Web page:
- "respondent's degree of religious fundamentalism" [fund])
- to the Covariates list box.

To indicate that "sex" [sex] and "respondent's degree of religious fundamentalism" [fund] are categorical variables, we click on the Categorical button.

Move the variables sex and fund to the Categorical Covariates list box.

SPSS assigns its default method for dummy-coding, Indicator coding, to each variable, placing the name of the coding scheme in parentheses after each variable name.

We accept the default of using the Indicator method for dummy-coding variable..

Click on the Continue button to close the dialog box.

We will also accept the default of using the last category as the reference category for each variable.

Since the problem calls for a Stepwise binary logistic regression, we select the Forward:LRmethod for including variables.

Forward LR uses likelihood ratio tests to determine which variables are entered in what order.

Click on the OK button to request the output.

While optional statistical output is available, we do not need to request any optional statistics.

The standard errors for the variables included in the stepwsie procedure were: the standard error for "highest year of school completed" [educ] was .09, the standard error for survey respondents who said they were religiously fundamentalist was .56 and the standard error for survey respondents who said they were religiously moderate was .48.

Since none of the independent variables in this analysis had a standard error larger than 2.0, we mark the check box to indicate there was no evidence of multicollinearity.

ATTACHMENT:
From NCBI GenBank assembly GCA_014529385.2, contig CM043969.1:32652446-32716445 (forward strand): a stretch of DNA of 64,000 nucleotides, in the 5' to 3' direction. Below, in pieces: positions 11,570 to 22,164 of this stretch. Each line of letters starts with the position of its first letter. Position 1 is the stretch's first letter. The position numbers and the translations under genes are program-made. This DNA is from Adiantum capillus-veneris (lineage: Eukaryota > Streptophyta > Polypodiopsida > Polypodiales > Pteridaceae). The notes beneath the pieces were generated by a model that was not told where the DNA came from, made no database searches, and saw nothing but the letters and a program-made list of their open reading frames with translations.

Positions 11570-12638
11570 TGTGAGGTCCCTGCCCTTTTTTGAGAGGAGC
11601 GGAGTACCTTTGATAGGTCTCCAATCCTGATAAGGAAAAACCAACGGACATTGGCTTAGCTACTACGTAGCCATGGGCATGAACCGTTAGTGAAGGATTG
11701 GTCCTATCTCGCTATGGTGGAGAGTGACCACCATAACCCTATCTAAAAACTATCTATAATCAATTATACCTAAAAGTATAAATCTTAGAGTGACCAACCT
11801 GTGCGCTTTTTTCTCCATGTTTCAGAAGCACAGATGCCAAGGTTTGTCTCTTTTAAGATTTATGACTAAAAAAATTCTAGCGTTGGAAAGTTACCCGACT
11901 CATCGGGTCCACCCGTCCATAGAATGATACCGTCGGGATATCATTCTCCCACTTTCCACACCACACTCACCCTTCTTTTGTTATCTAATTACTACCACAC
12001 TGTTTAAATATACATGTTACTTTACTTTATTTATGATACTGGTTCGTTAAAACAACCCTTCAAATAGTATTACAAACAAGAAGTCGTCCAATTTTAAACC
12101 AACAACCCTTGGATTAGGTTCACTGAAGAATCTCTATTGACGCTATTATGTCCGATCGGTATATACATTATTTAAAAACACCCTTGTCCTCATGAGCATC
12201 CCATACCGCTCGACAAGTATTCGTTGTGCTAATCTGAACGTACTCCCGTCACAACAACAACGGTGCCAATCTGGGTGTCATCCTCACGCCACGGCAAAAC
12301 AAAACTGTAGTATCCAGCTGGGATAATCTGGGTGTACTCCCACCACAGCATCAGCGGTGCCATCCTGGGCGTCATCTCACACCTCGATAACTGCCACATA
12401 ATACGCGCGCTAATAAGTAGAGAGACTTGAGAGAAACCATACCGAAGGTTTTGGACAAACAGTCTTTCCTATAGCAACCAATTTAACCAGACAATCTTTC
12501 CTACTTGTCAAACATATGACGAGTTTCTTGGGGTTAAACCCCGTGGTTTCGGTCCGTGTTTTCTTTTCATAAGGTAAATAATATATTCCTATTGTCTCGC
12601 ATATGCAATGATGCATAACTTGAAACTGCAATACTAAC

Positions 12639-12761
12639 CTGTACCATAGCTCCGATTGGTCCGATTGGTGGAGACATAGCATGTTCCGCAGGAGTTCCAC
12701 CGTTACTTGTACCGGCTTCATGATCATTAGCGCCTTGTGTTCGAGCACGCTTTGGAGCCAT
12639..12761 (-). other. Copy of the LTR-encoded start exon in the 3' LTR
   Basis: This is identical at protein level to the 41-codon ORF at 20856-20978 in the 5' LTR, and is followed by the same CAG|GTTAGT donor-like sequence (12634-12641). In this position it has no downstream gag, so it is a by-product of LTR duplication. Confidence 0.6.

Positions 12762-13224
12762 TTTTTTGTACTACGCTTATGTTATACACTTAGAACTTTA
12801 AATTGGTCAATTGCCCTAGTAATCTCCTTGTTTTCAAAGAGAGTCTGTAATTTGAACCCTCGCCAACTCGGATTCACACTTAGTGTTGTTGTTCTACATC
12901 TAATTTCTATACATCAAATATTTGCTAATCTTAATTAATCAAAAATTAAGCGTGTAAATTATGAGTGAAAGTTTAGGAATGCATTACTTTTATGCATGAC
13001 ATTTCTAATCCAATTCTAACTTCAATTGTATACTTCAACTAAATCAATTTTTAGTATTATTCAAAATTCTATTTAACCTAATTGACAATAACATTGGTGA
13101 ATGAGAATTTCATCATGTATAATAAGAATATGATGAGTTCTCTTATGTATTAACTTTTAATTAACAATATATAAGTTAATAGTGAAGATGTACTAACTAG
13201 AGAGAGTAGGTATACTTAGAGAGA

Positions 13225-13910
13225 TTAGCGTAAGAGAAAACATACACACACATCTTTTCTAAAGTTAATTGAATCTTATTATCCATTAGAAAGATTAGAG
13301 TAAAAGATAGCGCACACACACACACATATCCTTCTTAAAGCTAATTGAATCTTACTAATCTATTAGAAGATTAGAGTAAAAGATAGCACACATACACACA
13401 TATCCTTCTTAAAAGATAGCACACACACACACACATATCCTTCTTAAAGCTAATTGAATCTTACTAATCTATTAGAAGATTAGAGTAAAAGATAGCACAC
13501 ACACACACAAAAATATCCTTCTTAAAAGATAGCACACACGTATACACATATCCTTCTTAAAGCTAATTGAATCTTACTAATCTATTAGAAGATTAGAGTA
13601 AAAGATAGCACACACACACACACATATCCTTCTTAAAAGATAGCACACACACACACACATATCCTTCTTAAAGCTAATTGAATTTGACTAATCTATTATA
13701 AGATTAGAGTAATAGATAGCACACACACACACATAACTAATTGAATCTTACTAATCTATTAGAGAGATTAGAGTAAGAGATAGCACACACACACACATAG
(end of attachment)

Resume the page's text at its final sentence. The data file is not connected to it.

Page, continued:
Hosmer and Lemeshow, who wrote the widely used text on logistic regression, suggest that the sample size should be 10 cases for every independent variable. Because stepwise procedures tend to overfit the data at the expense of generalizability, we will double the requirement to 20 cases for every independent variable.

We find the number of cases included in the analysis in the Case Processing Summary.

The 106 cases available for the analysis did not satisfy the recommended sample size of 140 (7 independent variables times 20 cases per variable), which is based on double the recommended number of 10 cases per independent variable for logistic regression recommended by Hosmer and Lemeshow because of the issue of over-fitting the data when using stepwise methods. The failure to meet the sample size requirement should be mentioned as a limitation to the analysis. The number of independent variables includes 4 metric variables and 3 dummy-coded variables.

Since we do not satisfy the sample size requirement, we leave the check box unmarked.

We should consider including this as a limitation to the analysis.

Three statements in the problem list different combinations of the variables included in the stepwise logistic regression.

To determine which is correct, we look at the table of Variables in the Equation for Block 1 in the SPSS output.

Two independent variables satisfied the statistical criteria for entry into the model. The variable "highest year of school completed" [educ] had the largest individual impact (entered on step 1) on the dependent variable "attitude toward abortion when a woman wants one for any reason" [abany]. The second variable included in the model at step 2 was "respondent's degree of religious fundamentalism" [fund].

Two independent variables satisfied the statistical criteria for entry into the model. The variable "highest year of school completed" [educ] had the largest individual impact on the dependent variable "attitude toward abortion when a woman wants one for any reason" [abany]. The second variable included in the model was "respondent's degree of religious fundamentalism" [fund].

We mark the first check box in the set of three.

Note that in stepwise logistic regression, if any variables are entered, the overall relationship must be significant, since that is the criteria for including variables.